For-each loop in Java

Course Curriculum

For-each loop in Java

For-each loop in Java

For-each is another array traversing technique like for loop, while loop, do-while loop introduced in Java5.

  • It starts with the keyword for like a normal for-loop.
  • Instead of declaring and initializing a loop counter variable, you declare a variable that is the same type as the base type of the array, followed by a colon, which is then followed by the array name.
  • In the loop body, you can use the loop variable you created rather than using an indexed array element.
  • It’s commonly used to iterate over an array or a Collections class (eg, ArrayList)

Syntax:

for (type var : array)
{
statements using var;
}
is equivalent to:

for (int i=0; i<arr.length; i++)
{
type var = arr[i];
statements using var;
}

// Java program to illustrate
// for-each loop
class For_Each
{
public static void main(String[] arg)
{
{
int[] marks = { 145, 122, 85, 196, 130 };

int highest_marks = maximum(marks);
System.out.println("The highest score is " + highest_marks);
}
}
public static int maximum(int[] numbers)
{
int maxSoFar = numbers[0];

// for each loop
for (int num : numbers)
{
if (num > maxSoFar)
{
maxSoFar = num;
}
}
return maxSoFar;
}
}
Output:

The highest score is 196

Limitations of for-each loop

decision-making

For-each loops are not appropriate when you want to modify the array:

for (int num : marks)
{
// only changes num, not the array element
num = num*2;
}
2. For-each loops do not keep track of index. So we can not obtain array index using For-Each loop

for (int num : numbers)
{
if (num == target)
{
return ???; // do not know the index of num
}
}
3. For-each only iterates forward over the array in single steps

// cannot be converted to a for-each loop
for (int i=numbers.length-1; i>0; i--)
{
System.out.println(numbers[i]);
}
4. For-each cannot process two decision making statements at once

// cannot be easily converted to a for-each loop
for (int i=0; i<numbers.length; i++)
{
if (numbers[i] == arr[i])
{ ...
}
}
5. For-each also has some performance overhead over simple iteration:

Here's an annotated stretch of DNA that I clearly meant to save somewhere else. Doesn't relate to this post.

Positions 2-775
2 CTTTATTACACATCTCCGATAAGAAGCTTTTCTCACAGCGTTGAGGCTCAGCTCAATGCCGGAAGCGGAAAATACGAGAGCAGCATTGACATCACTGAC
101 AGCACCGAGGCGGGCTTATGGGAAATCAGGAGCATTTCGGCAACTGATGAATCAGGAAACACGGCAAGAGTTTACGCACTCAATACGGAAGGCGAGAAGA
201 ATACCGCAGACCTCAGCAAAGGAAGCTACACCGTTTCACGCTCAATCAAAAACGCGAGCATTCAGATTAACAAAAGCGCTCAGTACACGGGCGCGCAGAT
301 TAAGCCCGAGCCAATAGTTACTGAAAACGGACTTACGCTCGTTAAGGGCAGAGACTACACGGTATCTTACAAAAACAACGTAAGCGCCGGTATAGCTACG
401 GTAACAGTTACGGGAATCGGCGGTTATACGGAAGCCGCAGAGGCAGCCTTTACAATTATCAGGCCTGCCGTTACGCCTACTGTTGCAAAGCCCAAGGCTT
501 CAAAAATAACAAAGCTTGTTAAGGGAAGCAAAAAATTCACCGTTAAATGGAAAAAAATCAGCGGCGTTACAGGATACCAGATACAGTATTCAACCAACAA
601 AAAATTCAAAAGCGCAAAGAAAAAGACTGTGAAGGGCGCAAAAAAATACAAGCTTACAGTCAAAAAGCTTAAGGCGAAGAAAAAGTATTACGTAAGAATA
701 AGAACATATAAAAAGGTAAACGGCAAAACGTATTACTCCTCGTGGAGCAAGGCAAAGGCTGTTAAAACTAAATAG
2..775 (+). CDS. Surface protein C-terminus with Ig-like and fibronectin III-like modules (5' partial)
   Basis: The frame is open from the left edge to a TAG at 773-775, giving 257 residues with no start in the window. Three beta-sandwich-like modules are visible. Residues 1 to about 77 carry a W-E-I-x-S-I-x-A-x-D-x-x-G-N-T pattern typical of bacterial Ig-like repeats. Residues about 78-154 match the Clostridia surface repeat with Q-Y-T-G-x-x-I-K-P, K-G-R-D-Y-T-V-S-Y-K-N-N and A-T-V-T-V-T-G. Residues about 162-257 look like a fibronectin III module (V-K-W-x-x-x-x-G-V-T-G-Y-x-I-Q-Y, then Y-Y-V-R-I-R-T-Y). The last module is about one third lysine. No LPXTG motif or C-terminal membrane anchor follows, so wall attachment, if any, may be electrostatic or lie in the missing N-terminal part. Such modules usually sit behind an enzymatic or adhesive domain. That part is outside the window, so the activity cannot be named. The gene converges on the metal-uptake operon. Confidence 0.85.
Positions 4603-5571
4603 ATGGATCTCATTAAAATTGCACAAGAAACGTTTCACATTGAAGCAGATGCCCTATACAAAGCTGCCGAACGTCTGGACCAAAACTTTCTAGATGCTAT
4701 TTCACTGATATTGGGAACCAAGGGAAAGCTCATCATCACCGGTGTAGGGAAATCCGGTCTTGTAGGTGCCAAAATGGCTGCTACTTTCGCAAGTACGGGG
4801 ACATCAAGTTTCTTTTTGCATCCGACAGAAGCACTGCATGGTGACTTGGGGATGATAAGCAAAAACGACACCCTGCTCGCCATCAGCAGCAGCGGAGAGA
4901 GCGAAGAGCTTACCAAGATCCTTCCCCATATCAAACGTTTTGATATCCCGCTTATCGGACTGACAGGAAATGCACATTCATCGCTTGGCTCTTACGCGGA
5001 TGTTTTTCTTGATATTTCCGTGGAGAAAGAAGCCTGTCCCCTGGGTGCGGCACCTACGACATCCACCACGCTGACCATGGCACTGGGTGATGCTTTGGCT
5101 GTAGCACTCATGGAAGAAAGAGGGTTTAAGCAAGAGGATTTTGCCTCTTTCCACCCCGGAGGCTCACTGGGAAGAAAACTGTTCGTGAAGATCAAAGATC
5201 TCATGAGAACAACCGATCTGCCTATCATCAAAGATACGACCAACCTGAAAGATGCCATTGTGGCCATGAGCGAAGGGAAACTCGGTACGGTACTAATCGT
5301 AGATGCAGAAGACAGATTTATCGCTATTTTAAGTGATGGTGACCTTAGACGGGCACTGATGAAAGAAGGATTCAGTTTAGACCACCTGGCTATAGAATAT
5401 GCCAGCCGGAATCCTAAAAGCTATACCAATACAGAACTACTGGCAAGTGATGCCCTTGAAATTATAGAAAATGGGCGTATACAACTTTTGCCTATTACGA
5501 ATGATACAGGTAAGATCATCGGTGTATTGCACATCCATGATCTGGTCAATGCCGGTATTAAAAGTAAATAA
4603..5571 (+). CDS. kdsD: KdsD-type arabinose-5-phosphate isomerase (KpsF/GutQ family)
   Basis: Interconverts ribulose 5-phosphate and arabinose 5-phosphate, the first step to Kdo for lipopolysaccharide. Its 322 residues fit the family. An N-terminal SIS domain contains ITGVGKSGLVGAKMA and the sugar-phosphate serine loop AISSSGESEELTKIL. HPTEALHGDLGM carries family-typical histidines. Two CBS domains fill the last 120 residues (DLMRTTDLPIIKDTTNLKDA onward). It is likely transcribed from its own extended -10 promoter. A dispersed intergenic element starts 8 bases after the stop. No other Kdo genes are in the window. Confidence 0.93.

/*package whatever //do not write package name here */

import java.io.*;
import java.util.*;

class P_AI {
public static void main (String[] args) {
List<Integer> list = new ArrayList<>();
long startTime;
long endTime;
for (int i = 0; i < 1000000; i++) {
list.add(i);
}
// Type 1
startTime = Calendar.getInstance().getTimeInMillis();
for (int i : list) {
int a = i;
}
endTime = Calendar.getInstance().getTimeInMillis();
System.out.println("For each loop :: " + (endTime - startTime) + " ms");

// Type 2
startTime = Calendar.getInstance().getTimeInMillis();
for (int j = 0; j < list.size(); j++) {
int a = list.get(j);
}
endTime = Calendar.getInstance().getTimeInMillis();
System.out.println("Using collection.size() :: " + (endTime - startTime) + " ms");

// Type 3
startTime = Calendar.getInstance().getTimeInMillis();
int size = list.size();
for (int j = 0; j < size; j++) {
int a = list.get(j);
}
endTime = Calendar.getInstance().getTimeInMillis();
System.out.println("By calculating collection.size() first :: " + (endTime - startTime) + " ms");

// Type 4
startTime = Calendar.getInstance().getTimeInMillis();
for(int j = list.size()-1; j >= 0; j--) {
int a = list.get(j);
}
endTime = Calendar.getInstance().getTimeInMillis();
System.out.println("Using [int j = list.size(); j > size ; j--] :: " + (endTime - startTime) + " ms");
}
}

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